Elsewhere

The New Authenticity In Pop

If the web was going to change the business of music, where would we see that change? Would it be deep in the bowels of established music labels, rapidly innovating to self-cannibalize their old business models? The established distribution channels, like radio? Uh, no.

As usual, the disruption starts at the edge, with independent artists, new music scenes, and music lovers who are looking for something not pushed like toothpaste or dog food, something authentic:

The Year in Pop - Viral Stardom and Martial Dance Music- Jon Pareles, Ben Ratliffe, and Jon Caramanica via NYTimes.com

JON PARELES Well, what is the mechanism? I think what’s going on is that audiences like to find music on their own. You’re having so much stuff thrown at you, like you have Rihanna just blasted at you from all directions, and you think: “Wait a minute, I want something that’s mine. I want something that I’m curious about, where my curiosity hasn’t been smothered by the barrage of marketing.”

RATLIFF That’s the new authenticity. You found it by yourself or with a few of your friends online.

BEN RATLIFF We were talking about Tumblrs last year — sort of little online boutiques that don’t sell you things but shape your taste. Now this year something’s been proven: Pop performers can become truly famous by building their careers themselves online, maybe more efficiently and faster than a major company can help them to do.

JON CARAMANICA Especially if a major company is secretly helping them to do it: 2012 was probably the year when you started to see people who were birthed of the Internet, in about as true a sense as you can, become equally successful in a hard-dollars sense as people who have been birthed from of a major label.

RATLIFF Give us an example.

CARAMANICA A couple of things jump out at me this year. One, you look at the first-week sales numbers of someone like Kendrick Lamar, who had an independent album that was digital only and is now on [the major-label] Interscope, but basically has no major radio hits, even if he is well-liked by mainstream hip-hop. He comes out and sells about 240,000 in his first week. A couple weeks later Rihanna comes out — not her first album and at the height of her pop fame — and sells a few thousand less than Kendrick did.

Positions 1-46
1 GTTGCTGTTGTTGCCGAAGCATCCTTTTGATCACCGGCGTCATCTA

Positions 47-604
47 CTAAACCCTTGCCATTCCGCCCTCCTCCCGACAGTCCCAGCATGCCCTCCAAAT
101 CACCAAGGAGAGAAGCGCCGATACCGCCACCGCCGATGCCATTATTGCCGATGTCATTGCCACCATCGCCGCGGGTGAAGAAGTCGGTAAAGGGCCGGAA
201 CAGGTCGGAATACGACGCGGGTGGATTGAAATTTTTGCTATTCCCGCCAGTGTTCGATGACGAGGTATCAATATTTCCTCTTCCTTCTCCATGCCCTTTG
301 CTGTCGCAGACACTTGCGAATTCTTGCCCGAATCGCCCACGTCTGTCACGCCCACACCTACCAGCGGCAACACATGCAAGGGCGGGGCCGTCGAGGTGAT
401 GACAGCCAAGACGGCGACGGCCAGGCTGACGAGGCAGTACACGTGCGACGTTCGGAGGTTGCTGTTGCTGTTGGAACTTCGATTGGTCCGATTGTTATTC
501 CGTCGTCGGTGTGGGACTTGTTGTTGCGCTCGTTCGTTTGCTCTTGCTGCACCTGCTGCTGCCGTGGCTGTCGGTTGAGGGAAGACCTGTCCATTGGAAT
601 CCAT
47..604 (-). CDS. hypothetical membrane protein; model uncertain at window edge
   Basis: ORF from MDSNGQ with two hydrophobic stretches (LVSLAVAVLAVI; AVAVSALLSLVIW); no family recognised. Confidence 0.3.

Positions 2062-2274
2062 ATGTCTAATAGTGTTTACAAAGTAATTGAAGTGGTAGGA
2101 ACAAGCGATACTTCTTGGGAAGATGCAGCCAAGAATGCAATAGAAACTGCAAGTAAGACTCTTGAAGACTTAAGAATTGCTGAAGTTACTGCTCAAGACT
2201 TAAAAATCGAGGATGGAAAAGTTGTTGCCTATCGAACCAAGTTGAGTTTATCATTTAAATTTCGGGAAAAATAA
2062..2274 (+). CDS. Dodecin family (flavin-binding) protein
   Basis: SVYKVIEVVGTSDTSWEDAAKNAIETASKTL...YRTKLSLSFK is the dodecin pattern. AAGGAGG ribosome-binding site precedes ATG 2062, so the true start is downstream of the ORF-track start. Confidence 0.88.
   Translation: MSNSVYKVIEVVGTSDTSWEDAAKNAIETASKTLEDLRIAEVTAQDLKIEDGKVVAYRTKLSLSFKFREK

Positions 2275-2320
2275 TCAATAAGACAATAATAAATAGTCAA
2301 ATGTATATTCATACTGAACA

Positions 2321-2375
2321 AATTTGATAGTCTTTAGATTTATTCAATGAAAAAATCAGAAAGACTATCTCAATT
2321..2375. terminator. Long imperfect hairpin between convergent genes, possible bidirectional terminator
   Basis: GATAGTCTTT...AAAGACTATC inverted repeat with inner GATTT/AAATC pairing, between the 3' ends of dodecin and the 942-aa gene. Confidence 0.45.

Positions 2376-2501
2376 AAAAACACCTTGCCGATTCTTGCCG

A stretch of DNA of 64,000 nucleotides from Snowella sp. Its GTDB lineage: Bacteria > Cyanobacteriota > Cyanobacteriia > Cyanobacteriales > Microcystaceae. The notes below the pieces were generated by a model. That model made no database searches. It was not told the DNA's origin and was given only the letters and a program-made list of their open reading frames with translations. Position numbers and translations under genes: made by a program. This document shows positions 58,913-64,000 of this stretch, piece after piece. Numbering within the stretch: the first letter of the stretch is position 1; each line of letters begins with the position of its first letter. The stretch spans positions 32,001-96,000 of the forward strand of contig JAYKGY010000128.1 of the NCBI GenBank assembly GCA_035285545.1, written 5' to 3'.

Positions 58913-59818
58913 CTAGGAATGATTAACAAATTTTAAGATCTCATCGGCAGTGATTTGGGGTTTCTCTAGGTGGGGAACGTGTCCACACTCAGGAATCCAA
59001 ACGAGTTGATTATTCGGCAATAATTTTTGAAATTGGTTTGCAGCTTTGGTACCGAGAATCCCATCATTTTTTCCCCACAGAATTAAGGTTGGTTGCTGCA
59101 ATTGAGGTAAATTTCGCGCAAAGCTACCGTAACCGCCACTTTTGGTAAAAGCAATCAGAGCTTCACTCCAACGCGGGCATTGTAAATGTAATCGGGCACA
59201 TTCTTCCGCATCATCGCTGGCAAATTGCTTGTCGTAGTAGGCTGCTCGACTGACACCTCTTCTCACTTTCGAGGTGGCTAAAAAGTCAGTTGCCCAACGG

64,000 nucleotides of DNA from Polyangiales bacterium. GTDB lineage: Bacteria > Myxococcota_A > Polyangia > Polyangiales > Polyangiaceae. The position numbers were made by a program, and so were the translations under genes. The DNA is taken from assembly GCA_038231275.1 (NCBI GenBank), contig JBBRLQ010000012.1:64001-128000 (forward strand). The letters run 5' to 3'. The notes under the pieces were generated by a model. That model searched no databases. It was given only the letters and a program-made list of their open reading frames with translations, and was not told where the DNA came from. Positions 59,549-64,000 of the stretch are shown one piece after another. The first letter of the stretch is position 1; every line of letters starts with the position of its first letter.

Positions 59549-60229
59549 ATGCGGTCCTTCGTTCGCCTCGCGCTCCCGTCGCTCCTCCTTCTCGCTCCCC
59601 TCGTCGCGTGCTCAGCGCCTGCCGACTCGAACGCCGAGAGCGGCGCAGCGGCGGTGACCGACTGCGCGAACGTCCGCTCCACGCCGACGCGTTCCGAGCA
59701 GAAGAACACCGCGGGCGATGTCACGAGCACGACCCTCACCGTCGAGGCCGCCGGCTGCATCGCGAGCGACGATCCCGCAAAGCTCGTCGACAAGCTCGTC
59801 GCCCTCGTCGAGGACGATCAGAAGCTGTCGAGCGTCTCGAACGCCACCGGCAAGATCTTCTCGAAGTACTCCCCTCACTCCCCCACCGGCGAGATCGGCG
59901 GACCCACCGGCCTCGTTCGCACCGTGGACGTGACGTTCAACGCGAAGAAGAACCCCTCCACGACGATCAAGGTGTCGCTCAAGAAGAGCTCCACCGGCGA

RATLIFF It’s incredible.

CARAMANICA If I worked at Def Jam [Rihanna’s label], and I’m looking at those numbers, and I had just flown a bunch of journalists around the world to make sure that my pop star had a tremendous amount of presence, and she can’t even sell as many records as a guy who basically can’t crack the Top 20 in the Billboard R&B/hip-hop song chart, I’m really stressed. I think another good example is Lana Del Rey. This starts in 2011 with Lana Del Rey as an Internet thing, and then there’s an Internet backlash, and then there’s an Internet backlash to the backlash. And yet when she comes out [with “Born to Die,” her major-label debut], she not only does respectable numbers, she is someone whom people, for better or worse, took as seriously as any number of pop stars who were born inside the major-label system this year.

JON PARELES Well, what is the mechanism? I think what’s going on is that audiences like to find music on their own. You’re having so much stuff thrown at you, like you have Rihanna just blasted at you from all directions, and you think: “Wait a minute, I want something that’s mine. I want something that I’m curious about, where my curiosity hasn’t been smothered by the barrage of marketing.”

RATLIFF That’s the new authenticity. You found it by yourself or with a few of your friends online.

CARAMANICA Right, but when it turns out that a few of your friends are actually as many people as enjoy Rihanna, that says a lot of things about trends that maybe were there all along, but there wasn’t a frictionless way to serve that kind of interest. And now with the speed with which Internet things are turning into real-life things, it’s not going to make a lot of sense for a label to spend $1 million in development upfront on a pop star who may or may not succeed when you can find someone with a tremendous following online, put a little bit of cash in at that end, and then get the cream off the top.

These writers are so close to the show that they can sound just like the executives that run the labels, who could be tone deaf but have calculators where their souls are supposed to be. Deciding to shift their model to what’s working, partly because it will save them money, but mostly because it speeds everything up: there will be hundreds of artists building followings out there, all in parallel, much more happening in a shorter time than all the entertainment capital in the world could do in the old, ‘fly journalists around the world with Rihanna’ push-based marketing. Instead, stand back and watch (or seed fund from the shadows) social media marketing, and monitor what’s working. 

It’s a shift to trying to create and control a market, to becoming brokers and investors *in* a larger, more social world with ten thousand smaller, denser, social markets. 

I won’t go so far as to say that the folks behind these labels have moved to the edge themselves, but they have certainly turned their radar in that direction, and we can anticipate a continued hollowing out of the old, cold label-driven music business in 2013 and beyond.

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